FIG. 2 in more detail, but still not necessarily to scale, shows a view, partly in section, in the direction of arrows II--II in FIG. 1.DESCRIPTION OF PREFERRED EMBODIMENTS
In the embodiment shown, a hoist cage 2 is carried by a single loop of wire ropes 4,6. The loop passes a traction sheave 8 at its upper end and a follower sheave 10 at its lower end. The ends of the loop are attached to one drum 12 and 14, respectively, each. As appears from FIG. 1 the ropes extending from the drum 12 change reference numeral from 4 to 6 when they pass the sheave 8. The drums 12, 14 are interconnected in the way appearing from FIG. 2, i.e. they are coaxially and rigidly connected to each other. The end portion of the part 4 of the loop extends clockwise over the drum 12, as seen in FIG. 1. The end portion of the part 6 of the loop extends anticlockwise over the drum 14. In other words the end portions of parts 4 and 6 extend in opposite directions relative to each other over the drums 12 and 14, respectively.
The interconnected drums 12, 14 are arranged on top of the hoist cage 2, rotatably arranged on a shaft 16 carried by two supports 18. As appears from FIG. 2 the loop 4, 6 comprises four ropes in the embodiment shown.
Also in the illustrated embodiment, the radius of the drum 12 is half that of the drum 14. This gives force equilibrium under the force conditions illustrated in FIG. 1. If the cage and its load impose a force P on the system, then the forces to be taken by the ropes 4, the ropes 6, and the drive sheave 8 will be 2P,P, and P, respectively.
During installation of the hoist the ropes are first mounted while the hoist cage is located on supports. After mounting of the ropes the supports are removed and the hoist cage glides downwardly. Simultaneously, the two drums are rotating, which implies that the ropes 4 are unwound from the smaller drum 12 and the ropes 6 are wound onto the greater drum 14. Since the drums 12 and 14 are rotating together, and since the portions of the ropes 4 which are unwound from the smaller drum 12 are not as great as the portions of the ropes 6 which are wound onto the greater drum 14 during the downward movement of the cage, eventually the entire loop of ropes 4 and 6 is thereby shortened and ultimately tensioned. The cage stops when the ropes are tensioned and the above-mentioned equilibrium has been reached.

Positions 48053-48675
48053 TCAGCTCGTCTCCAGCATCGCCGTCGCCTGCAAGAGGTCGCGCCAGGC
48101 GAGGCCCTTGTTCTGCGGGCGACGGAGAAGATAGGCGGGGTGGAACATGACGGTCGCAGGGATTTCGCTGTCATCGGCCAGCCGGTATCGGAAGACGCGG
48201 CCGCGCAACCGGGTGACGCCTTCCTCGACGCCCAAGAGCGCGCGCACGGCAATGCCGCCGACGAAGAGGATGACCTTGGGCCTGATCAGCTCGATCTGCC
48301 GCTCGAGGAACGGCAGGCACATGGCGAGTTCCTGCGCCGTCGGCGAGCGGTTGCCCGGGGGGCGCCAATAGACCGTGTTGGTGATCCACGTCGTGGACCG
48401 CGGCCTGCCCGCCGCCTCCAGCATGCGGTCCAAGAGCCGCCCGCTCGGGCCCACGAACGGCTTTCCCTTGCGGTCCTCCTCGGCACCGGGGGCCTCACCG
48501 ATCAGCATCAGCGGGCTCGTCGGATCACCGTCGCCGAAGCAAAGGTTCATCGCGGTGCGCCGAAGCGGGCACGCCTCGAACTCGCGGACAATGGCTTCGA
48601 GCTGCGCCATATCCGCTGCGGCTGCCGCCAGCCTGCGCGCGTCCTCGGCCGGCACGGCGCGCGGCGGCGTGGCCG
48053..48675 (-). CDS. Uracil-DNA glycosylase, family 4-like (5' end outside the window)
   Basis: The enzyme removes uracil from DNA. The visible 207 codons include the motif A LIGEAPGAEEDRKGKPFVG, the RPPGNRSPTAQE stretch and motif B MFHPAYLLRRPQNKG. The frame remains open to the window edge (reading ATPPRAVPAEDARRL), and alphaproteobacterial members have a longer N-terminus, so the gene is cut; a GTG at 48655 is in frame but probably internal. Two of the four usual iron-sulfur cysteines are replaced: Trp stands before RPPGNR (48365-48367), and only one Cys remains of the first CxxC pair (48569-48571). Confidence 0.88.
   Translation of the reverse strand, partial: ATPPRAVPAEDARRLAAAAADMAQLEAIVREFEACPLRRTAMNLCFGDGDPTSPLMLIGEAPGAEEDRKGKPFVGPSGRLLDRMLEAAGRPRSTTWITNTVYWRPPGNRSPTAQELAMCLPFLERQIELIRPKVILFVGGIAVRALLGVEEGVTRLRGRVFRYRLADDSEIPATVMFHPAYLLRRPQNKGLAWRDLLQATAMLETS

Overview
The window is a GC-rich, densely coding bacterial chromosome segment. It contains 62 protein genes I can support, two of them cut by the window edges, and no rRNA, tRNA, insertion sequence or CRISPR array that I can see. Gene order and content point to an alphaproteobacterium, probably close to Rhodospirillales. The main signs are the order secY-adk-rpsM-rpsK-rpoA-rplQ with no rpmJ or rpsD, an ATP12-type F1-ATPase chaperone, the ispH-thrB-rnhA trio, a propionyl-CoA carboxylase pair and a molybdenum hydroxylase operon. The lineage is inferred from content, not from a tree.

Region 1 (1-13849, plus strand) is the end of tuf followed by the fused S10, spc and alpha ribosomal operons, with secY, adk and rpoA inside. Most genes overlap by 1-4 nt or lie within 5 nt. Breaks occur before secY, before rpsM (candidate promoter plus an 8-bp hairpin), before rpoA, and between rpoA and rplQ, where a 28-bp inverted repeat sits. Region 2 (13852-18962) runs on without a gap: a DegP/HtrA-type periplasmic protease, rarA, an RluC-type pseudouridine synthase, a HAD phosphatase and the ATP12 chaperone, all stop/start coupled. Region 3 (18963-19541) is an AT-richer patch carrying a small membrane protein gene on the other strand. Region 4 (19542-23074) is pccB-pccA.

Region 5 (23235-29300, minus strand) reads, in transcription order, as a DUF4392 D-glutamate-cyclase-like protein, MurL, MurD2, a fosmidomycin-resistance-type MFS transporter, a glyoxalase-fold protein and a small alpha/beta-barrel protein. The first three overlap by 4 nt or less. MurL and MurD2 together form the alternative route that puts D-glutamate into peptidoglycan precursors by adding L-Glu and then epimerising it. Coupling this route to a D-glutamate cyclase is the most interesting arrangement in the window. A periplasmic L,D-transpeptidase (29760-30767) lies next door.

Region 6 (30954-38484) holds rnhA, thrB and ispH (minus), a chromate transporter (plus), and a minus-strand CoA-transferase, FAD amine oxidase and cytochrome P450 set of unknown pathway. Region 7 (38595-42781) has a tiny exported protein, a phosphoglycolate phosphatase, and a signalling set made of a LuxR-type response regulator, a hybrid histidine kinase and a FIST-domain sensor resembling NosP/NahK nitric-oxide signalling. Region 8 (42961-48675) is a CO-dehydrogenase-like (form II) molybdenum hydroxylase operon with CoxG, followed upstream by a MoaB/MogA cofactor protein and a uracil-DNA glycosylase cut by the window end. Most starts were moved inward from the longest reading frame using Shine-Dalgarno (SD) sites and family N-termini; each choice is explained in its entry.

The invention is not limited to the embodiment shown on the drawing. The drum diameters should be chosen with due respect taken to any directions relating to the groove angle of the drive sheave 8 and the surface pressure. This, as well as the number of ropes to be used, should be determined in connection with the final constructional work.
If e.g. the ratio between the drum diameters is chosen as 3/2, the force will be 3P in the ropes 4 and 2P in the ropes 6. The force to be taken up by the ropes will thus become higher, but a greater groove angle can be chosen that gives a lower surface pressure.